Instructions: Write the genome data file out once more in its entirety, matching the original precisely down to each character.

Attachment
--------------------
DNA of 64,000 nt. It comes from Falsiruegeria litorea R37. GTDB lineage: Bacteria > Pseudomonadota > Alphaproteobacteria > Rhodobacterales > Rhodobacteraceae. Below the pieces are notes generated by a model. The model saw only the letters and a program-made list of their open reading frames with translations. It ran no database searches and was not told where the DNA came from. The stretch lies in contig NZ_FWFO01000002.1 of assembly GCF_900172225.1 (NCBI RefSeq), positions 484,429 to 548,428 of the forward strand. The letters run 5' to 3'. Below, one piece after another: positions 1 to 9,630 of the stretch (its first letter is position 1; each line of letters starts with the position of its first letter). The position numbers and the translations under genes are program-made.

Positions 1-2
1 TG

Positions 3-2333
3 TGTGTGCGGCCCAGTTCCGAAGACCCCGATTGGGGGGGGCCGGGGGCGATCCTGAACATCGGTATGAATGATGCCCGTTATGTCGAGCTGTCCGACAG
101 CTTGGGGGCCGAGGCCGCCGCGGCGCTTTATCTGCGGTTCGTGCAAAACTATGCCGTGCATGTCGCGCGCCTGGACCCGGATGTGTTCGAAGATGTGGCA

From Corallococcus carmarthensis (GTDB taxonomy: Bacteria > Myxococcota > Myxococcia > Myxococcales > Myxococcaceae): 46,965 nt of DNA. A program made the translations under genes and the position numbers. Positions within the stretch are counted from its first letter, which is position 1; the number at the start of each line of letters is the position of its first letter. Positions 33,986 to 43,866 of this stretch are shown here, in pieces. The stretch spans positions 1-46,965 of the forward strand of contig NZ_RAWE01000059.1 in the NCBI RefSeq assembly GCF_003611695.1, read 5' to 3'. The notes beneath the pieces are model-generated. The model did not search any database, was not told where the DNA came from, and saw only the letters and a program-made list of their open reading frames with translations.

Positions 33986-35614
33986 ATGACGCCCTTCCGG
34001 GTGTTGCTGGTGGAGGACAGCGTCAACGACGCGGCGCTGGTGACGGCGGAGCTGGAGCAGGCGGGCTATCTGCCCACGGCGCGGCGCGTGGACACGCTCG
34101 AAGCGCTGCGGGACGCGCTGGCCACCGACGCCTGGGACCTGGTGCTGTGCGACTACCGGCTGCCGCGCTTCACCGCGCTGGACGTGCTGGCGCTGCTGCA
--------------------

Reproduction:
DNA of 64,000 nt. It comes from Falsiruegeria litorea R37. GTDB lineage: Bacteria > Pseudomonadota > Alphaproteobacteria > Rhodobacterales > Rhodobacteraceae. Below the pieces are notes generated by a model. The model saw only the letters and a program-made list of their open reading frames with translations. It ran no database searches and was not told where the DNA came from. The stretch lies in contig NZ_FWFO01000002.1 of assembly GCF_900172225.1 (NCBI RefSeq), positions 484,429 to 548,428 of the forward strand. The letters run 5' to 3'. Below, one piece after another: positions 1 to 9,630 of the stretch (its first letter is position 1; each line of letters starts with the position of its first letter). The position numbers and the translations under genes are program-made.

Positions 1-2
1 TG

Positions 3-2333
3 TGTGTGCGGCCCAGTTCCGAAGACCCCGATTGGGGGGGGCCGGGGGCGATCCTGAACATCGGTATGAATGATGCCCGTTATGTCGAGCTGTCCGACAG
101 CTTGGGGGCCGAGGCCGCCGCGGCGCTTTATCTGCGGTTCGTGCAAAACTATGCCGTGCATGTCGCGCGCCTGGACCCGGATGTGTTCGAAGATGTGGCA

From Corallococcus carmarthensis (GTDB taxonomy: Bacteria > Myxococcota > Myxococcia > Myxococcales > Myxococcaceae): 46,965 nt of DNA. A program made the translations under genes and the position numbers. Positions within the stretch are counted from its first letter, which is position 1; the number at the start of each line of letters is the position of its first letter. Positions 33,986 to 43,866 of this stretch are shown here, in pieces. The stretch spans positions 1-46,965 of the forward strand of contig NZ_RAWE01000059.1 in the NCBI RefSeq assembly GCF_003611695.1, read 5' to 3'. The notes beneath the pieces are model-generated. The model did not search any database, was not told where the DNA came from, and saw only the letters and a program-made list of their open reading frames with translations.

Positions 33986-35614
33986 ATGACGCCCTTCCGG
34001 GTGTTGCTGGTGGAGGACAGCGTCAACGACGCGGCGCTGGTGACGGCGGAGCTGGAGCAGGCGGGCTATCTGCCCACGGCGCGGCGCGTGGACACGCTCG
34101 AAGCGCTGCGGGACGCGCTGGCCACCGACGCCTGGGACCTGGTGCTGTGCGACTACCGGCTGCCGCGCTTCACCGCGCTGGACGTGCTGGCGCTGCTGCA